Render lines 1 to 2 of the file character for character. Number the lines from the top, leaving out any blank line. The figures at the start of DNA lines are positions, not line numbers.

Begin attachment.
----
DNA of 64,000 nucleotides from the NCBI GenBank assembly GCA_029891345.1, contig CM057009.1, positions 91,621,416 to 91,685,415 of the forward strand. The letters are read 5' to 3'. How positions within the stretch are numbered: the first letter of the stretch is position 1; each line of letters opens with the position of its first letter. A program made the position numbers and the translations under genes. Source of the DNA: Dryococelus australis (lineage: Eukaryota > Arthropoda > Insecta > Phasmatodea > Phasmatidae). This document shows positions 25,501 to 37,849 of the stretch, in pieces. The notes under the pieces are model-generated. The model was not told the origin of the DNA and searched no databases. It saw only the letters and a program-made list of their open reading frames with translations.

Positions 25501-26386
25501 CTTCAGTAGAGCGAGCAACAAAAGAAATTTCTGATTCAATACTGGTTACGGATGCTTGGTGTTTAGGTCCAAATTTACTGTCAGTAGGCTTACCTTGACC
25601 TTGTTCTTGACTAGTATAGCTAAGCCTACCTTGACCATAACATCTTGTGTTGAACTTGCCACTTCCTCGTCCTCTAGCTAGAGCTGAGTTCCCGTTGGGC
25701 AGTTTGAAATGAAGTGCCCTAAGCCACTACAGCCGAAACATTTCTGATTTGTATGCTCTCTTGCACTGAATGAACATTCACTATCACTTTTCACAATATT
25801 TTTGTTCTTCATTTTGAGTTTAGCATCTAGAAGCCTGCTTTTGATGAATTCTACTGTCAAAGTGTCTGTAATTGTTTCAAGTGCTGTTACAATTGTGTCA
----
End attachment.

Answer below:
DNA of 64,000 nucleotides from the NCBI GenBank assembly GCA_029891345.1, contig CM057009.1, positions 91,621,416 to 91,685,415 of the forward strand. The letters are read 5' to 3'. How positions within the stretch are numbered: the first letter of the stretch is position 1; each line of letters opens with the position of its first letter. A program made the position numbers and the translations under genes. Source of the DNA: Dryococelus australis (lineage: Eukaryota > Arthropoda > Insecta > Phasmatodea > Phasmatidae). This document shows positions 25,501 to 37,849 of the stretch, in pieces. The notes under the pieces are model-generated. The model was not told the origin of the DNA and searched no databases. It saw only the letters and a program-made list of their open reading frames with translations.

Positions 25501-26386